The BCA is still investigating the deadly shooting. Amid growing pressure for transparency, St. Paul Police Chief Todd Axtell made the decision to release the body camera video—one of the fastest turnarounds of footage in the city’s recent history. Last year, Axtell released body camera video in the officer-involved shooting of Billy Hughes 12 days after it occurred. He made the footage public in an effort to dispel rumors and calm protests. Axtell said last week that he is releasing the video now because part of the BCA’s investigation is complete. The BCA said it has no position regarding police releasing the body camera video. However, once it the video is released, the BCA said its investigators would not be able to ensure the integrity of statements from witnesses who come forward after they have seen the video

A 23-year-old high school health teacher from Wisconsin has been accused of sexually abusing a teenage boy over a period of several months.

Talia Jo Warner from Lake Elmo, Minnesota, faces a multitude of charges some nine months after officials at Somerset High School, near Minneapolis, were first made aware of the allegations.

A Somerset High School health teacher who drove a 15-year-old student from a sporting event to her Minnesota home allegedly to rape him faces seven felonies relating to sexual misconduct that spanned the final three months of 2018, according to a criminal complaint filed in St. Croix County Circuit Court.

Warner’s charged with second-degree sexual assault of a child, use of a computer to facilitate a child sex crime, child enticement, causing a child older than 13 to view sexual activity, two counts of exposing genitals, pubic area or intimate parts to a child and exposing a child to harmful material, according to court records.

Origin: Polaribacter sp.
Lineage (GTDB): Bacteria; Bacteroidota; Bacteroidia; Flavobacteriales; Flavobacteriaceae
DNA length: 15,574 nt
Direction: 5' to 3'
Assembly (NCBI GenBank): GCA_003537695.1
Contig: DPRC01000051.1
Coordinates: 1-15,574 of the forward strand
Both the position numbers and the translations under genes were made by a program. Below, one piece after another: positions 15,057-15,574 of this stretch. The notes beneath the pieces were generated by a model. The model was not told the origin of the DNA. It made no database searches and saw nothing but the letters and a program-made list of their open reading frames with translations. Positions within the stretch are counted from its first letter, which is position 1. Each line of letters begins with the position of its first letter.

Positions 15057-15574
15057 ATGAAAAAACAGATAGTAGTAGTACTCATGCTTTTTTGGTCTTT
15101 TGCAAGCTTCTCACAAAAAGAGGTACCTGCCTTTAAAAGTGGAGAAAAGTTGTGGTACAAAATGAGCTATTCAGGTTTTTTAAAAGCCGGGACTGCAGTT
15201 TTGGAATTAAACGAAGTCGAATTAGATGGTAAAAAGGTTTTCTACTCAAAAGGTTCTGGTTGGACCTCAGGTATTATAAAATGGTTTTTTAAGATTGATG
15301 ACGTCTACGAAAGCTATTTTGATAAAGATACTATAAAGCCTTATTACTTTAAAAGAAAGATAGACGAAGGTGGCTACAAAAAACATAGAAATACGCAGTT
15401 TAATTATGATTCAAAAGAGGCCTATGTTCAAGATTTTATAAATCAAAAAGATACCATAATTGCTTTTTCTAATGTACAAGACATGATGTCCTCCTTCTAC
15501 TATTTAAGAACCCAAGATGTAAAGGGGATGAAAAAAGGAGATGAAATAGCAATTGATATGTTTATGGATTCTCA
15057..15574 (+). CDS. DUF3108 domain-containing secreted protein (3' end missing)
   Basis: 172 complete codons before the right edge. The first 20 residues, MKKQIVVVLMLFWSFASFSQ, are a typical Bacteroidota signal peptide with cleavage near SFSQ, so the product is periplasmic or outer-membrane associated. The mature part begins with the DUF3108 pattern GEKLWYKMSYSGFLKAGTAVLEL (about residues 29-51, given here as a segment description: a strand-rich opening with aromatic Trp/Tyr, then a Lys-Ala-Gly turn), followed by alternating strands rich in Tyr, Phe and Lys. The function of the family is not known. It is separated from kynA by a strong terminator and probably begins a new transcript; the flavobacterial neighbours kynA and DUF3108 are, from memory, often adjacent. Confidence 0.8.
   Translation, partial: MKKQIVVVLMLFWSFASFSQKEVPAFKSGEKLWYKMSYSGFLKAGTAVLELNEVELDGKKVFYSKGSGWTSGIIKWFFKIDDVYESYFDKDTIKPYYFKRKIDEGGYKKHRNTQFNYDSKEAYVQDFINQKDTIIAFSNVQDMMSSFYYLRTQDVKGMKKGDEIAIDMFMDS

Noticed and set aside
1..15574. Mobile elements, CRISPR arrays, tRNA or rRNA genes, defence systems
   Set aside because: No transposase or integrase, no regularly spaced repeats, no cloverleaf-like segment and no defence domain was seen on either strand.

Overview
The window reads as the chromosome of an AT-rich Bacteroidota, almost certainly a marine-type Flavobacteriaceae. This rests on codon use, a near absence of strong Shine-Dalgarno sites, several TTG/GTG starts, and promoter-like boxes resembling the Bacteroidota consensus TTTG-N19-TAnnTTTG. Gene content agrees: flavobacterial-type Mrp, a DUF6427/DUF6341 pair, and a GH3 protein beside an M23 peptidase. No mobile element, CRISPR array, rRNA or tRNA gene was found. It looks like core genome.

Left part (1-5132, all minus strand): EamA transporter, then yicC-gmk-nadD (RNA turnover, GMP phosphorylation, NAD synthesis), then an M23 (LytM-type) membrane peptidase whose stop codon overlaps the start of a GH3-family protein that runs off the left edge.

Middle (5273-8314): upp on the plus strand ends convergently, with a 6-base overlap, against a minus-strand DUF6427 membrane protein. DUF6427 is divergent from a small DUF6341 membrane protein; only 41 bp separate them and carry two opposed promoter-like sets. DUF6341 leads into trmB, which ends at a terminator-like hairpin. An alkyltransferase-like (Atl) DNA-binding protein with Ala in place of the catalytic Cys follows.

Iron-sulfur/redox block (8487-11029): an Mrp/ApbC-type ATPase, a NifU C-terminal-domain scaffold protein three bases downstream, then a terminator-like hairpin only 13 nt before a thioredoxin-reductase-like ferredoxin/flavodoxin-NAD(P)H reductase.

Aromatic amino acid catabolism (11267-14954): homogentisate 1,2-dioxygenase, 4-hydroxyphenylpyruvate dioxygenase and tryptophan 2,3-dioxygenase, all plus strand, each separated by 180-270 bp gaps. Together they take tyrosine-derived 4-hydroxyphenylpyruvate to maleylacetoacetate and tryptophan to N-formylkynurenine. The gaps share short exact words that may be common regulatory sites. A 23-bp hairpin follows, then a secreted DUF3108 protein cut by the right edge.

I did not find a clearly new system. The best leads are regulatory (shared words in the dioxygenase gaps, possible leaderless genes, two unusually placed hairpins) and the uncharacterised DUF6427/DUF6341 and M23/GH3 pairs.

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ROGERS, Minnesota — A north metro woman is charged with manslaughter after authorities say she delivered a newborn while extremely intoxicated and the baby died.

A criminal complaint details the allegations against 29-year-old Rianna Marie Cameron of Rogers, who also has two other children under the age of 3.

The case dates back to Dec. 30 of 2018 when squads were dispatched on reports of an infant not breathing. When they arrived at the townhouse on Superior Drive around 8:40 p.m., officers found two unattended children on the first floor, and Cameron and her boyfriend in a bedroom upstairs. Cameron was lying in bed with a newborn girl at her feet, the umbilical cord still attached. The child was blue or purple in color, her eyes were closed and she did not appear to be breathing.

First responders immediately began CPR on the tiny child, and she was transported to a local hospital but did not survive. An autopsy showed she died of complications of acute ethanol intoxication and unsupported delivery. The child’s blood alcohol content was .234.

When officers asked how Cameron was doing, she reportedly told them she’d been “on a bender.” Police say she told them she had consumed about a liter of whiskey while 34 weeks pregnant with the child. They recovered an empty 1.75 liter bottle of Evan Williams whiskey in the kitchen.

Cameron was also taken to the hospital, where her BAC registered .21, nearly three times the legal limit for driving.

Prosecutors say Cameron knew the risks of drinking alcohol while pregnant with her child as she has a lengthy chemical dependency and child protection history. Records show Cameron has been civilly committed for alcohol addiction three times since 2012, and has been in and out of treatment for years. In 2015, she was referred to child protection after a report of prenatal alcohol exposure involving another of her children. Victim C was received by Child Protection.

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A Minnesota woman who was found to have 64 dead cats, 43 live cats, a 400-pound pig and other animals on her property has been sentenced.

Caycee Bregel, 25, who ran an animal rescue nonprofit out of home south of the Twin Cities, pleaded guilty on Friday to 13 counts of animal cruelty.

Bregel was ordered to serve 200 hours of community service, two years of probation and 90 days of electronic home monitoring.